Etymology
Advertisement
No results were found for cattie. Showing results for cattle.
Hayward 

proper name, from Old English hege-weard "guardian of the fence/hedge" (see hedge (n.) + ward (n.)). His original duties seem to have been protecting the fences around the Lammas lands, when enclosed, to prevent cattle from breaking in while the crops grew.

Related entries & more 
Advertisement
Holstein 

breed of cattle, 1865; so called because originally raised in nearby Friesland. The place name is literally "woodland settlers," from the roots of German Holz "wood" (see holt) and siedeln "to settle," altered by influence of Stein "stone." Since 15c. it has been united with the Duchy of Schleswig.

Related entries & more 
aitchbone (n.)

"rump-bone in cattle," also the cut of beef which includes this, late 15c., a misdivision of Middle English nache-bone (see N), from nache "buttocks" (c. 1300), from Old French nache, nage "the buttocks," from Medieval Latin *natica, from Latin natis "buttock," from PIE *not- "buttock, back."

Related entries & more 
Durham 

c. 1000, Dunholm "city on a hill," a merger of Old English dun "hill" (see down (n.2)) and Scandinavian holmr (see holm). The change from -n- to -r- is a result of Norman confusion (see Shrewsbury). As a breed of short-horned cattle, by 1810, so called from being bred there.

Related entries & more 
schatzi (n.)

"German girlfriend," 1956, from U.S. Army jargon, from German Schatzi, diminutive of Schatz, a term of endearment for a woman, literally "treasure," from Proto-Germanic *skatta- (source also of Dutch schat "treasure," Gothic skatts "piece of money, money"), originally "cattle," which is of uncertain origin.

Related entries & more 
Advertisement
afanc (n.)

cattle-devouring aquatic monster in Celtic countries, from Celtic *abankos "water-creature," from *ab- "water" (source also of Welsh afon, Breton aven "river," Latin amnis "stream, river," which is believed to be of Italo-Celtic origin), from PIE root *ap- (2) "water" (see water (n.1)).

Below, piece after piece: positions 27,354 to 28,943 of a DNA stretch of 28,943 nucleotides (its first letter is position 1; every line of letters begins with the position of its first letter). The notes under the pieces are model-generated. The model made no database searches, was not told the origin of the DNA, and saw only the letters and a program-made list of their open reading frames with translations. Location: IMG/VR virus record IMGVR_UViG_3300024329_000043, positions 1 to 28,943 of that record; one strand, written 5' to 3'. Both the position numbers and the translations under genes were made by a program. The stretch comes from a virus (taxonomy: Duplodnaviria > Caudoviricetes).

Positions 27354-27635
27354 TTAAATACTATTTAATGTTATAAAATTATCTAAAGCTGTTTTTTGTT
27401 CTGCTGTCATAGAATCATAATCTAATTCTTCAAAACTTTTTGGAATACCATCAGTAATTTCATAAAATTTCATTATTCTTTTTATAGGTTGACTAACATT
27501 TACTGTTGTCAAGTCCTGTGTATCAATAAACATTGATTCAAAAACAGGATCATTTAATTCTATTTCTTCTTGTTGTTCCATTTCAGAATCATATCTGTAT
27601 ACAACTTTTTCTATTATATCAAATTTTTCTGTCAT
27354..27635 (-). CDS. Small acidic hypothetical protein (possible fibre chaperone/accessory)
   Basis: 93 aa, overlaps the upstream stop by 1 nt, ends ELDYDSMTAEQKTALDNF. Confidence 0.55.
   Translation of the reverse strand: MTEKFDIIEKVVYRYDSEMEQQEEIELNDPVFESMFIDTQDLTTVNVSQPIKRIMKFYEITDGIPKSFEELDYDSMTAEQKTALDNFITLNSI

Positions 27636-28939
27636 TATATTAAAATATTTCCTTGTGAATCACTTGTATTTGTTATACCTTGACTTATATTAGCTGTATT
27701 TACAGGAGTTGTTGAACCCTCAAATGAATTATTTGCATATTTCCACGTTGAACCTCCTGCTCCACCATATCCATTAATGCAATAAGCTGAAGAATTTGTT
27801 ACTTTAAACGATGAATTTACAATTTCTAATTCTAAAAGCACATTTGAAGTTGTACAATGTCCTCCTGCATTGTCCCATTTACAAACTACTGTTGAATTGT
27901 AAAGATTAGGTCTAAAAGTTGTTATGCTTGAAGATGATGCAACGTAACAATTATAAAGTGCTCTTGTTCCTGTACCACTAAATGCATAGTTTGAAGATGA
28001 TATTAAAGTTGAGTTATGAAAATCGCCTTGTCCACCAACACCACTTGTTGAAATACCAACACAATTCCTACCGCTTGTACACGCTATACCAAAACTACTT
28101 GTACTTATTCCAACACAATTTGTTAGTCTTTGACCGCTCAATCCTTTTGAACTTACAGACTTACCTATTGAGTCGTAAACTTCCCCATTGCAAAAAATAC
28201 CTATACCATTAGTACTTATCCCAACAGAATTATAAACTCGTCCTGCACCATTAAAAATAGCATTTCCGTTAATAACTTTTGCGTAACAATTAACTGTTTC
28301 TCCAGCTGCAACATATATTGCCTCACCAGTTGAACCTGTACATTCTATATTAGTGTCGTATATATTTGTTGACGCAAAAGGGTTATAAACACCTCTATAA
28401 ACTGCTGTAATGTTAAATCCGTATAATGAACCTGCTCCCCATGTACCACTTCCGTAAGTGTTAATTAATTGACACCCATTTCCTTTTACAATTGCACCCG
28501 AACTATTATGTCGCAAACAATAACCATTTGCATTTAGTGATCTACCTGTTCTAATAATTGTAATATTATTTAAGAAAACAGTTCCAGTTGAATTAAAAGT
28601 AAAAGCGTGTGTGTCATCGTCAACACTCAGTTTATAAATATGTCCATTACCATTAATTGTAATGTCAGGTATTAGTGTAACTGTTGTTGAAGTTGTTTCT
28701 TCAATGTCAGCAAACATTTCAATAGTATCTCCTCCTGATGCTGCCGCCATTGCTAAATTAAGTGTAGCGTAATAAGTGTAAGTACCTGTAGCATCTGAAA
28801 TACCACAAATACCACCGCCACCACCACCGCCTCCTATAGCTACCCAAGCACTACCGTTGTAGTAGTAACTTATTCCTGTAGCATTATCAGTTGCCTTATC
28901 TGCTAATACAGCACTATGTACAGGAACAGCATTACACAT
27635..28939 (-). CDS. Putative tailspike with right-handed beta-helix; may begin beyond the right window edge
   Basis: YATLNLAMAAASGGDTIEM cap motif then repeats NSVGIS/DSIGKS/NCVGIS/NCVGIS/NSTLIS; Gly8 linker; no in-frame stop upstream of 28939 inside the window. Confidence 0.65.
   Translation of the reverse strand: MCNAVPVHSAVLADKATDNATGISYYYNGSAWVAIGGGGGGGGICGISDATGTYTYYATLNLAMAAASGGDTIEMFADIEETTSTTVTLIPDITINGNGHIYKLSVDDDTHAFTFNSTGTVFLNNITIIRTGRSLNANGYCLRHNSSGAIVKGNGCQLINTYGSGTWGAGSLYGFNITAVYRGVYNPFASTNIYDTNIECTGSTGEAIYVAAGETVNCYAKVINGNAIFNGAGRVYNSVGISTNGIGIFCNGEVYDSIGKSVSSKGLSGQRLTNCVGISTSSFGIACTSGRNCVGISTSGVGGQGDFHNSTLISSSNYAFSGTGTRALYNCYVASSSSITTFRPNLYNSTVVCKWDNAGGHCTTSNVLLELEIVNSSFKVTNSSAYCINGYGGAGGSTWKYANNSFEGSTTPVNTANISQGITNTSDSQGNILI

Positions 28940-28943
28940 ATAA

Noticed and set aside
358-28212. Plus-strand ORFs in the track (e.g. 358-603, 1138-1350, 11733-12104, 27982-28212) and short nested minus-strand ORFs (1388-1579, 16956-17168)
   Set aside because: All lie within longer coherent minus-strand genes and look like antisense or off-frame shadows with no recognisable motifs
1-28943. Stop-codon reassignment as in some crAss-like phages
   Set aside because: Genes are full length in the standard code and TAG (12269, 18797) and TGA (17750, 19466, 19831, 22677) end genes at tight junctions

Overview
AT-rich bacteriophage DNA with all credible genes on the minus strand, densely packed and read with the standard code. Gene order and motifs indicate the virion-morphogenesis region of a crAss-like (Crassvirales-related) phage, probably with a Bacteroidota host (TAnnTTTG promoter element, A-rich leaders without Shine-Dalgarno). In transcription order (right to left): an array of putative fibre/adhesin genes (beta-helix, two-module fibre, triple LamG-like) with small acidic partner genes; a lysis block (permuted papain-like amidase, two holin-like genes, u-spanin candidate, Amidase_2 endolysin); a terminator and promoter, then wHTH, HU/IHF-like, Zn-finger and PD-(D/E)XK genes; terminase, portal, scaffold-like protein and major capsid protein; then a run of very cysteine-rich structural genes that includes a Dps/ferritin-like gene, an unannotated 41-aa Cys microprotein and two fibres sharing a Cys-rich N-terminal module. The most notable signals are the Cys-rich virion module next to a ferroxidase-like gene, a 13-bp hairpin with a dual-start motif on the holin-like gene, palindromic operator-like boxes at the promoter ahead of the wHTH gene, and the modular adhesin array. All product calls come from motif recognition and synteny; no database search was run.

Related entries & more 
horn (v.)

1690s, "to furnish with horns," from horn (n.). Earlier in figurative sense of "to cuckold" (1540s). Meaning "to push with the horns" (of cattle, buffalo, etc.) is from 1851, American English; phrase horn in "intrude" is by 1880, American English, originally cowboy slang. Related: Horned; horning.

Related entries & more 
fodder (n.)

Old English fodder "food," especially "hay, straw, or other bulk food for cattle," from Proto-Germanic *fodram (source also of Old Norse foðr, Middle Dutch voeder, Old High German fuotar, German Futter), from PIE *pa-trom, suffixed form of root *pa- "to feed."

Related entries & more 
wildebeest (n.)

1838, from South African Dutch (in modern Afrikaans wildebees, plural wildebeeste), literally "wild beast," from Dutch wild "wild" (see wild (adj.)) + beest "beast, ox" (in South African Dutch "steer, cattle"), from Middle Dutch beeste, from Old French beste "beast" (see beast).

Related entries & more 
anthrax (n.)

late 14c., "severe boil or carbuncle," from Latin anthrax "virulent ulcer," from Greek anthrax "charcoal, live coal," also "carbuncle," which is of unknown origin; probably [Beekes] from a pre-Greek language. The specific sense in reference to a malignant disease in sheep and cattle (and occasionally humans) is from 1876.

Related entries & more 

Page 6